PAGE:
No one in my family had ever heard of the Oliver Program. Started by a man some would call “the only truly colorblind person they’d ever met,” John’s compassion for children he’d never seen before created a sense of trust coupled with a strong desire to meet his high expectations. We’d interview over an entire weekend – group, individual, and parent meetings. Some of us had never heard of the schools we hoped to attend. No one could anticipate or truly prepare for how simplicity would leave our lives.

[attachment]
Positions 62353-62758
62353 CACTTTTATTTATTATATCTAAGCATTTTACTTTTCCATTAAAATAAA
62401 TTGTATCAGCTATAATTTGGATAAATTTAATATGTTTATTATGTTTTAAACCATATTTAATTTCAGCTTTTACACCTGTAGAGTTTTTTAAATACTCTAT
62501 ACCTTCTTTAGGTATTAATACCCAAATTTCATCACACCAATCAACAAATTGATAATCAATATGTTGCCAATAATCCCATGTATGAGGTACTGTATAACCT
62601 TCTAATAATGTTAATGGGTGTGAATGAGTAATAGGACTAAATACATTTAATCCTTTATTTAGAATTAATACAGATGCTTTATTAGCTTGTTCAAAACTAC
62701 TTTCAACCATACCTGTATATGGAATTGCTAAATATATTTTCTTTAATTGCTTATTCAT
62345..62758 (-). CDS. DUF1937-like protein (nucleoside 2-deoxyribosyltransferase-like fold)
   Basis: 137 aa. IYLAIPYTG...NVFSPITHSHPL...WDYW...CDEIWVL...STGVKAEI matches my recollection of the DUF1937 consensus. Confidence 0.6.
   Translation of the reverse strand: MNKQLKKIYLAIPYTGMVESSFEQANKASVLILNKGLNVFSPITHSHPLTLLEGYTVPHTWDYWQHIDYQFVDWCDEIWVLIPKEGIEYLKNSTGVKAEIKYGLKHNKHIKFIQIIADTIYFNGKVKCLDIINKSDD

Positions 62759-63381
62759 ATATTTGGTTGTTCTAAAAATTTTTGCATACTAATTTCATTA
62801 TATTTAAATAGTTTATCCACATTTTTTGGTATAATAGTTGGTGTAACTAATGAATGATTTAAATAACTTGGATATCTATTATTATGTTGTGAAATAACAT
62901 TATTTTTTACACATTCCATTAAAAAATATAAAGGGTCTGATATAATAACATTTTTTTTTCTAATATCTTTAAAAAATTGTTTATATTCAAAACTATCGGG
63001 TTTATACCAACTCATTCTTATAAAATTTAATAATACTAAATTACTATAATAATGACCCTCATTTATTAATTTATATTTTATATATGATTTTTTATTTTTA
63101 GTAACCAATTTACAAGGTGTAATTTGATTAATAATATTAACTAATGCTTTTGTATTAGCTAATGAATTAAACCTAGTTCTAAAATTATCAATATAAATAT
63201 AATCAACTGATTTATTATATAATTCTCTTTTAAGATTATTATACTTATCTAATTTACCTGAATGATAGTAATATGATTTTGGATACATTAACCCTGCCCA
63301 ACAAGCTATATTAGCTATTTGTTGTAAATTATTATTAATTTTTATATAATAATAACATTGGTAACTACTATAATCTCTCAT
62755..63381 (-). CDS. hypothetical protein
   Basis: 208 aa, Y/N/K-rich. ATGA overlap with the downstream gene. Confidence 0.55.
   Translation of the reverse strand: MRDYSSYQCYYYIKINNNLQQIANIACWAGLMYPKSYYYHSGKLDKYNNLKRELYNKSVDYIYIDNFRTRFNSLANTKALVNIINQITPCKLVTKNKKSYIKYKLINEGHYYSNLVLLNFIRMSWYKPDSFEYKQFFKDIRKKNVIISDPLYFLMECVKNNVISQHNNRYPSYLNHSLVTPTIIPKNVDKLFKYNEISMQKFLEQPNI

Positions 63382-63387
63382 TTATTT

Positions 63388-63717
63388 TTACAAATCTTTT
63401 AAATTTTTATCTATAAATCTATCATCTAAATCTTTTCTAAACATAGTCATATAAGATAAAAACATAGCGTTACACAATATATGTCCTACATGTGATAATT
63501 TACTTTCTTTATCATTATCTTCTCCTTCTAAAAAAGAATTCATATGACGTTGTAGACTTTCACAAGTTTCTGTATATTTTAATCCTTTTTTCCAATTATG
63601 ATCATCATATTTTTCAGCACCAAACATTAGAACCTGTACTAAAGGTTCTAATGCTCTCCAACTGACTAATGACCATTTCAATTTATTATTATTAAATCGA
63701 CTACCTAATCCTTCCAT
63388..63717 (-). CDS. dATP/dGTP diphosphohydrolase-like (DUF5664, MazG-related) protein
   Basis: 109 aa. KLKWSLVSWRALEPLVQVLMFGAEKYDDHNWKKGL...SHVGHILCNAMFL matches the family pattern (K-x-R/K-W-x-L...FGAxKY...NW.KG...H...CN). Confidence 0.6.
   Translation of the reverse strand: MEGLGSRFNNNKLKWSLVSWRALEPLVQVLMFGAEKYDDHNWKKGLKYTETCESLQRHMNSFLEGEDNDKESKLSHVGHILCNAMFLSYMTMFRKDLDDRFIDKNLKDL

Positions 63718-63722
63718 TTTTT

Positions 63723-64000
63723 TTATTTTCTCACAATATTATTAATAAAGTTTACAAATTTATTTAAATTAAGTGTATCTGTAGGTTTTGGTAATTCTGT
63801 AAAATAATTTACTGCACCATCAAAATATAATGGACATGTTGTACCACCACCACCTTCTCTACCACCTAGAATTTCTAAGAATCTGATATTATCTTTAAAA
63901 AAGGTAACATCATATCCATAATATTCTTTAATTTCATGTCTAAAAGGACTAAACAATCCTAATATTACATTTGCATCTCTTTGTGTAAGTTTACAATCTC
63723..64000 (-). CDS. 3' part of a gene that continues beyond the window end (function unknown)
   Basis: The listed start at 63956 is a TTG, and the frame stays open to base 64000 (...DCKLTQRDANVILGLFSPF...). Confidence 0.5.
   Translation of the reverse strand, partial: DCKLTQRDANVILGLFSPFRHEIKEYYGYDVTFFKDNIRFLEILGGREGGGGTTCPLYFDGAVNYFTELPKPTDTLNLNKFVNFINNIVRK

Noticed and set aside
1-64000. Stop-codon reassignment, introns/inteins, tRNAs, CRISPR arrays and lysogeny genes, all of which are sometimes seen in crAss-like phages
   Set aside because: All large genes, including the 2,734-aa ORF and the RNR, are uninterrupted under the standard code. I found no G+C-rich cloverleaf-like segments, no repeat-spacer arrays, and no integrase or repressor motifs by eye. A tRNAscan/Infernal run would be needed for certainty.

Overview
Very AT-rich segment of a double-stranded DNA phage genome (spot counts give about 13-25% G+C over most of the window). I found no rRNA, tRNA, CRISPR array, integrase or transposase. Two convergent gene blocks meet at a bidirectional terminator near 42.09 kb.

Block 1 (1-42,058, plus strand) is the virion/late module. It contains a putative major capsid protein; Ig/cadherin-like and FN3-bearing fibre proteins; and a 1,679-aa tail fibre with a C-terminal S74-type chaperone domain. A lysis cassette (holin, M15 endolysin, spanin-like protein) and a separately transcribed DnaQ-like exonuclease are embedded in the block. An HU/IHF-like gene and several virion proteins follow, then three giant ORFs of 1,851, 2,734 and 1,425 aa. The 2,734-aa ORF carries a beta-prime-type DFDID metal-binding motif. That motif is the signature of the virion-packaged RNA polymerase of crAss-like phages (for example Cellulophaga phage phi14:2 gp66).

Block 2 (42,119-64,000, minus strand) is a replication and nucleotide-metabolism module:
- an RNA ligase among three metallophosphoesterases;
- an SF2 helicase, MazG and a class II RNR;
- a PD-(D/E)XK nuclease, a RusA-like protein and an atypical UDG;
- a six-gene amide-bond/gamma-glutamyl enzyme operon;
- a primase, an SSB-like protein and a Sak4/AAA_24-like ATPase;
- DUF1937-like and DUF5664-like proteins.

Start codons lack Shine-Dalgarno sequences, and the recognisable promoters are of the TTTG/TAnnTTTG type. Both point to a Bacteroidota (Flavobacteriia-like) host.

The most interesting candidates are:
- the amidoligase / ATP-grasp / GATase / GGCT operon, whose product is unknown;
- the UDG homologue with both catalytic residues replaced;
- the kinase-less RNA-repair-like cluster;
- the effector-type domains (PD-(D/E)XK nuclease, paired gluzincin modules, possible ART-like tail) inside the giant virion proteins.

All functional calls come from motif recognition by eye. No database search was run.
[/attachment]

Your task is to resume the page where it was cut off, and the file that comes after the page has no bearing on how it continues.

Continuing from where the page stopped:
We traveled on a tiny plane. It was my first time on a plane that small and I was not prepared for the turbulence. The sudden drops in altitude created butterflies in my stomach I couldn’t shake on the car ride to campus. It was a self-sustained world populated by hurried inhabitants with every imaginable resource at their fingertips. I knew I was supposed to want to belong. I knew I was supposed to be in awe but sadness crept in. I felt the tension within the current students – must get the best grades, get into the best college, and have the best life. The pressure was palpable. Could I stand it? Suddenly failure was a possibility.